• 3 large eggs, separated
  • ½ cup heavy cream
  • 2/3 cup (71 grams) grated smoked Gouda


  • 01

    Heat the oven to 375˚ F. Place the sweet potato on a baking sheet and bake for 1 hour, until easily pierced with a fork. Remove from the oven, split in half, and let cool. Scoop the flesh into the bowl of a food processor, discarding the peel, and puree until smooth. You should have about 1½ cups puree.

  • 02

    Heat the broiler with an oven rack 6 inches from the heating element. Place the poblanos on a foil lined baking sheet or in a metal baking dish. Place under the broiler and cook, turning as needed, until the skins are blackened and blistered on all sides. Remove from the oven, transfer to a medium bowl, and cover. Let stand for at least 15 minutes. Once cool enough to handle, peel away the skins and discard. Seed the peppers, then coarsely chop. You should have 2/3 cup chopped roasted peppers.

  • 03

    Butter a 2-quart baking dish with straight sides (or multiple smaller dishes). In a medium saucepan, combine the milk, sugar, salt, and cayenne. Warm at medium heat until bubbles form around the edges. Very gradually whisk in the cornmeal the mixture thickens and coats the bottom of the pan. Remove the pan from the heat and whisk in the butter 1 tablespoon at a time.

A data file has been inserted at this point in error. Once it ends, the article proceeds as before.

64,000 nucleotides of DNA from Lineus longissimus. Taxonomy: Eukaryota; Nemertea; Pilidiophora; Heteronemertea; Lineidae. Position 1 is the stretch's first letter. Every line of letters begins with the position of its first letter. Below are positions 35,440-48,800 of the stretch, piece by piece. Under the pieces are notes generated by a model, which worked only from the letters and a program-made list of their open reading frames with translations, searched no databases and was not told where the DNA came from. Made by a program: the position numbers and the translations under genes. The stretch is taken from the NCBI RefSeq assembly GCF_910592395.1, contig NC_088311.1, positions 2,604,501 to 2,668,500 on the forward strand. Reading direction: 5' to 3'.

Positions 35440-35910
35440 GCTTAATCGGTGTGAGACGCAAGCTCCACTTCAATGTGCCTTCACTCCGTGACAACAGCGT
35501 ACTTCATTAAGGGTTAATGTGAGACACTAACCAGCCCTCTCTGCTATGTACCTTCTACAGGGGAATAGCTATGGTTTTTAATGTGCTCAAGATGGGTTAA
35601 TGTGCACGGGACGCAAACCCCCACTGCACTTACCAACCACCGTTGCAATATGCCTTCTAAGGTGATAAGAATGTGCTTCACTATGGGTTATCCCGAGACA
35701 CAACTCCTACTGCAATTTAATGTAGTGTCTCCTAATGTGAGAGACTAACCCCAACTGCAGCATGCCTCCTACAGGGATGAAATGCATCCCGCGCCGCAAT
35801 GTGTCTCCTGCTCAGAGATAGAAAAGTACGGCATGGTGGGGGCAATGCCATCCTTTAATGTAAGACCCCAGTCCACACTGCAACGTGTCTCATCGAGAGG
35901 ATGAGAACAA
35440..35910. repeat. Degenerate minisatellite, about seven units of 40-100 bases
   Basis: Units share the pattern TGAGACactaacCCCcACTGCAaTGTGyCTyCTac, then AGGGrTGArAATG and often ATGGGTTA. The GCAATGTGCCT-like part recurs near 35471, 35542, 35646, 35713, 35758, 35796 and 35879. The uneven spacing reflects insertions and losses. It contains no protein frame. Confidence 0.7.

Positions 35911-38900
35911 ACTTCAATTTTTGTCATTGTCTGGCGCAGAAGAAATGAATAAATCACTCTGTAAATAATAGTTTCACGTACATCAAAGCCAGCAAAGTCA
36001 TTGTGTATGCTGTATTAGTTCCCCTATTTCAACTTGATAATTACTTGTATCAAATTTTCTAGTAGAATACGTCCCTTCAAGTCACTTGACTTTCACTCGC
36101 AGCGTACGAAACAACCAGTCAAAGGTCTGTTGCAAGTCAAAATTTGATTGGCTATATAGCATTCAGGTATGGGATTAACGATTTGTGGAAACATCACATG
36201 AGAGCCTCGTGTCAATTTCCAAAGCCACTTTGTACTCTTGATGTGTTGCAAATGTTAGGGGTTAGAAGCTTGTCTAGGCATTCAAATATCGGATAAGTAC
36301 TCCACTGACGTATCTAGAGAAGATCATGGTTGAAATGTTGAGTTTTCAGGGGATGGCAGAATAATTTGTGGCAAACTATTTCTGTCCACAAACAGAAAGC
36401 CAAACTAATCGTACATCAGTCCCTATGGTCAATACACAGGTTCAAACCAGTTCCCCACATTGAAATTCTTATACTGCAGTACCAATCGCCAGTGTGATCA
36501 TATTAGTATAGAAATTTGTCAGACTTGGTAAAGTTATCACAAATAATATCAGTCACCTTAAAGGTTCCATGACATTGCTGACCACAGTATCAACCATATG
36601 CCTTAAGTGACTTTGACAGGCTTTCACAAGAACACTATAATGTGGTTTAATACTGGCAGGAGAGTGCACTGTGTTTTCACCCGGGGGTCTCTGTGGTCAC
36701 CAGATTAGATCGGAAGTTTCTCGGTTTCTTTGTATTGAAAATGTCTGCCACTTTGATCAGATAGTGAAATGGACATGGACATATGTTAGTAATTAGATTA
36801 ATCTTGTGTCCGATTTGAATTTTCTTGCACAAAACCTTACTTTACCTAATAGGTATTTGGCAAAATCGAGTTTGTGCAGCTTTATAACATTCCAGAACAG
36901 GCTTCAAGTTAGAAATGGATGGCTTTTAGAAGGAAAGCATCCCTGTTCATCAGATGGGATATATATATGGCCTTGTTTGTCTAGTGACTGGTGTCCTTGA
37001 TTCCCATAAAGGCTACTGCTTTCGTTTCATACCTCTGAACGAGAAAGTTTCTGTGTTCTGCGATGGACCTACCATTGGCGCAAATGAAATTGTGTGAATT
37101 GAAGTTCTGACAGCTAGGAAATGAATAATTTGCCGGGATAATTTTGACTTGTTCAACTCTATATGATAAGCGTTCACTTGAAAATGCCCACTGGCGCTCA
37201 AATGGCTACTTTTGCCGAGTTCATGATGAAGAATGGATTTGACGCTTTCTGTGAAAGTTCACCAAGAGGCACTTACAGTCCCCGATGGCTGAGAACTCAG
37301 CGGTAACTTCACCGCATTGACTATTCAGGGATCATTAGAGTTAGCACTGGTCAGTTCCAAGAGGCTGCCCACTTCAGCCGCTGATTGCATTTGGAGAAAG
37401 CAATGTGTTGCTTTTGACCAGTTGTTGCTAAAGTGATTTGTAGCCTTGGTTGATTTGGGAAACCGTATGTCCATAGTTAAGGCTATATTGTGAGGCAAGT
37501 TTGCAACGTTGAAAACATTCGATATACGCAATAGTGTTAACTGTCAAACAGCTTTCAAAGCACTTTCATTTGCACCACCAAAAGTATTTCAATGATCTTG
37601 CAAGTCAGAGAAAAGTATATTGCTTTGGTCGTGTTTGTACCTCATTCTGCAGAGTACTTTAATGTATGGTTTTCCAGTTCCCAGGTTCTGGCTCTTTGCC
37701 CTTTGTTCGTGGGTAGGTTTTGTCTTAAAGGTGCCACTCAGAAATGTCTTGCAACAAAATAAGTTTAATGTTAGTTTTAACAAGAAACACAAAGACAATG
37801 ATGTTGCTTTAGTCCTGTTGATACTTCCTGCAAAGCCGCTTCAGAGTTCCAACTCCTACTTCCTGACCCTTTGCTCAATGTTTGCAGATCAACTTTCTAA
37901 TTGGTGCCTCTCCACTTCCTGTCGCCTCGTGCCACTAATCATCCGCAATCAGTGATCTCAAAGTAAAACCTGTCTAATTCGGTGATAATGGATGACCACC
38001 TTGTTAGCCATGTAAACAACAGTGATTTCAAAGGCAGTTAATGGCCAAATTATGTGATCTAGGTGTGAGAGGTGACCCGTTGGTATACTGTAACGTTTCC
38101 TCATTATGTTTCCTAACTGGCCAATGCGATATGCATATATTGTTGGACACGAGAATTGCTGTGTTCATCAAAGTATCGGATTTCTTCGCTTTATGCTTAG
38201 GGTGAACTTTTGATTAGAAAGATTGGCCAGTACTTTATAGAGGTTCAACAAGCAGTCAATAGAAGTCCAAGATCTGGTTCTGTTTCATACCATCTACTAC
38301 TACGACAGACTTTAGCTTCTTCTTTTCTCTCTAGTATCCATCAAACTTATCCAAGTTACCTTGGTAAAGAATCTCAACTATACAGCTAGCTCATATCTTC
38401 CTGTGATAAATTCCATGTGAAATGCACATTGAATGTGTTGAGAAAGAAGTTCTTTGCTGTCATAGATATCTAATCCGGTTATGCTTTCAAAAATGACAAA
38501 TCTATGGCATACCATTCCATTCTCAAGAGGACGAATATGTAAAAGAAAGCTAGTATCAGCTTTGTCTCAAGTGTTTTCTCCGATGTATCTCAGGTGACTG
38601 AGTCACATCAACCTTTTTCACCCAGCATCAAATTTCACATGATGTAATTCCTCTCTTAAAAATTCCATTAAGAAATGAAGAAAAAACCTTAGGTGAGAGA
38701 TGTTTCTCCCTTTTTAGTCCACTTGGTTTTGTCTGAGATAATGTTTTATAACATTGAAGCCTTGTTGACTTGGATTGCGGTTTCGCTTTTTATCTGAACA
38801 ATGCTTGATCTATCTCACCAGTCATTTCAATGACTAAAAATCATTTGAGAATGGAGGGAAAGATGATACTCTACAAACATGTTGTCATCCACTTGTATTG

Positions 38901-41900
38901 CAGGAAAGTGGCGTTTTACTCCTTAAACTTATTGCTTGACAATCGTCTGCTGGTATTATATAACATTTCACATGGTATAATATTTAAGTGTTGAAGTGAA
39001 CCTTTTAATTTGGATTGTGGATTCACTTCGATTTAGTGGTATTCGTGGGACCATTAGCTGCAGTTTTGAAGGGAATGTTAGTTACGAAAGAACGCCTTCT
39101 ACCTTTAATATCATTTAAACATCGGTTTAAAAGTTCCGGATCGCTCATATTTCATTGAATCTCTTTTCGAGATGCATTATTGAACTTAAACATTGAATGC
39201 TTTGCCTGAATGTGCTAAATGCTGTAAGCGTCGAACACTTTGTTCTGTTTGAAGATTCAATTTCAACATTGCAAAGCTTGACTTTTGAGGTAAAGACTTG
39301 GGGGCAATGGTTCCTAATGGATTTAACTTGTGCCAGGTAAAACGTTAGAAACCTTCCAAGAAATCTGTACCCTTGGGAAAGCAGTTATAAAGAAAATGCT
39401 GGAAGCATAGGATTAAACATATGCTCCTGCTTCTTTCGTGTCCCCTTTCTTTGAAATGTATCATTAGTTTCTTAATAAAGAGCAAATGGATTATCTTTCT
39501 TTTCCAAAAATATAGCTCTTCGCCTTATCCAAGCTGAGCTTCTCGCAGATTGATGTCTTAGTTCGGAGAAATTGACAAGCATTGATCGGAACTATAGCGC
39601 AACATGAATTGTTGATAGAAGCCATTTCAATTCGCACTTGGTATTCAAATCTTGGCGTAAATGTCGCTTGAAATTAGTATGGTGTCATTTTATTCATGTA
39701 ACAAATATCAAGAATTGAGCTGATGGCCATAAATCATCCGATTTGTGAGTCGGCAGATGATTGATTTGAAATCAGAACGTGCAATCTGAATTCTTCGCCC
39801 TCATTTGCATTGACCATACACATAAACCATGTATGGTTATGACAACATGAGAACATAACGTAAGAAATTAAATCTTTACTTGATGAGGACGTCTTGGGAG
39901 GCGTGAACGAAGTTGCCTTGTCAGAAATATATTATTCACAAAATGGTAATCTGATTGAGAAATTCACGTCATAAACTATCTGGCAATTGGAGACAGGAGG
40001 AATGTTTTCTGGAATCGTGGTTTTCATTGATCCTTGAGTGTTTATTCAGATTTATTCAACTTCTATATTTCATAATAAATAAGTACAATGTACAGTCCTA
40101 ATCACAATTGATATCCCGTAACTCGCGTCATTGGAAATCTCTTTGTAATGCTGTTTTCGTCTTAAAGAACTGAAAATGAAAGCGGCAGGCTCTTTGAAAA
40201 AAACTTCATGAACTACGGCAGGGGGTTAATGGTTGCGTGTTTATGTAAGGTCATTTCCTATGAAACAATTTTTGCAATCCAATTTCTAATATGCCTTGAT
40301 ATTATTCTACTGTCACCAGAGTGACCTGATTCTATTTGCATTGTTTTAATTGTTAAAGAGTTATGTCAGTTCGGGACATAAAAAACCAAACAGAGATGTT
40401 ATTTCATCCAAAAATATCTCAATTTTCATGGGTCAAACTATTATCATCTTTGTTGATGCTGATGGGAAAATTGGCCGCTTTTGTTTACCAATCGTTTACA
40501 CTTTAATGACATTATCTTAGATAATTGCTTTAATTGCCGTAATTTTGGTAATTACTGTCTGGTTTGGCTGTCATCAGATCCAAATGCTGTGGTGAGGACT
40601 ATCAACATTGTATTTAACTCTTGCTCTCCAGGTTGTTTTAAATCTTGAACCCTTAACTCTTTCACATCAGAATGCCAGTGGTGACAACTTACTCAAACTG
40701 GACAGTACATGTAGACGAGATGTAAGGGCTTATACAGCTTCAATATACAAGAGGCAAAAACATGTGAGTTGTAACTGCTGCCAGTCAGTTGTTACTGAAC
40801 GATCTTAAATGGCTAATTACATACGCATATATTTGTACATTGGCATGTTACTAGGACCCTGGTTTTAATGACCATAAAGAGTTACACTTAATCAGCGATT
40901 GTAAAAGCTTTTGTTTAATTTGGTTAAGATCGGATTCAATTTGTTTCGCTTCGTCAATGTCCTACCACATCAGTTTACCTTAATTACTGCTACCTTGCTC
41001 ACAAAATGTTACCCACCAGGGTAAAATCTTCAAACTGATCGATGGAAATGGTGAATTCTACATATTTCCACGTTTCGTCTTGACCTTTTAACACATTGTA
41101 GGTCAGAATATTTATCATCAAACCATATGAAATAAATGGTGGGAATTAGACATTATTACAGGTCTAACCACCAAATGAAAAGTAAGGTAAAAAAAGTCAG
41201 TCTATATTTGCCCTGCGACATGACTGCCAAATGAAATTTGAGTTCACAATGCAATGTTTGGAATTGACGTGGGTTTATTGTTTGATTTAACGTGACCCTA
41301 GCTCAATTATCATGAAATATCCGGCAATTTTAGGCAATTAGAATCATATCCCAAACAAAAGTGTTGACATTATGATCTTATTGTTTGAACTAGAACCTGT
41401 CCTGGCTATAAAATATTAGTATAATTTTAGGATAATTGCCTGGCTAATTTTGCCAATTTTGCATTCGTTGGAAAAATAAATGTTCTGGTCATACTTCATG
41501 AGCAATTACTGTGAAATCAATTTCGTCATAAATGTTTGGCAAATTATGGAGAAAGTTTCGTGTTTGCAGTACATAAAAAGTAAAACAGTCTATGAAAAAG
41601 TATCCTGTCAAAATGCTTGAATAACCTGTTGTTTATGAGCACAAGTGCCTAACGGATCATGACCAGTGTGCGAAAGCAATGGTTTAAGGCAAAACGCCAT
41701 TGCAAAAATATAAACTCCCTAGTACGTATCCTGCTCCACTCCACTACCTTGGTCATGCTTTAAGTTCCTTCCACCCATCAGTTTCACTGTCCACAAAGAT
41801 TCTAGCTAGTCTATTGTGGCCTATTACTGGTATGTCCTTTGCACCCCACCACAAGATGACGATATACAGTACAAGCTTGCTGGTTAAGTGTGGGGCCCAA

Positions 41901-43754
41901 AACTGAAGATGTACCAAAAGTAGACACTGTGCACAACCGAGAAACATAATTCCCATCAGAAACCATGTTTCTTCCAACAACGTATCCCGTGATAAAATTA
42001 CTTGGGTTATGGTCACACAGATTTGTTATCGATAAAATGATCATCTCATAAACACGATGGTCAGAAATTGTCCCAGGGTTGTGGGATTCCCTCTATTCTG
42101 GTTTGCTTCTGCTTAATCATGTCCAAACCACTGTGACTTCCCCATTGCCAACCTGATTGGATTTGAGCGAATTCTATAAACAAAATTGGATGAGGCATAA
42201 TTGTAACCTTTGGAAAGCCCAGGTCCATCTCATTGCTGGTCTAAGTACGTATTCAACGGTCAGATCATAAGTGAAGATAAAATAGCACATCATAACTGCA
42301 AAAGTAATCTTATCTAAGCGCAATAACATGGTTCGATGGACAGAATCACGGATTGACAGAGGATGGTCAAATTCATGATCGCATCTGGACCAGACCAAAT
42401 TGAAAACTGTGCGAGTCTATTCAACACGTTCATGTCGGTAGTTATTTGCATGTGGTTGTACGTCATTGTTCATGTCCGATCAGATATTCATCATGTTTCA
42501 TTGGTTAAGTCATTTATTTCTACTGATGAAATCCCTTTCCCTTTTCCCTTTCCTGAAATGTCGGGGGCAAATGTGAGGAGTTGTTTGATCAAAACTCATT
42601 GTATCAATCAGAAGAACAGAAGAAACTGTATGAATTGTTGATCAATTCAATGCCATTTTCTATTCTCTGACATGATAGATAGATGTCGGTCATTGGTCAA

• 04

    In a large bowl, combine the egg yolks and the heavy cream. Whisk until the yolks are fully incorporated and the mixture is pale yellow.

  • 05

    In the bowl of a stand mixer fitted with the whisk attachment, whisk the egg whites first on medium-low speed and then increasing the speed as the whites start to foam. Continue to whip on high speed until soft peaks form.

  • 06

    When the cornmeal mixture has cooled for at least 5 minutes, whisk 1/3 of it into the egg yolk mixture. Whisk in the remainder of the cornmeal mixture. With a spatula, stir in the gouda, chopped poblano, and sweet potato puree. Gently fold in half of the whipped egg whites. When no streaks remain, fold in the remaining egg whites.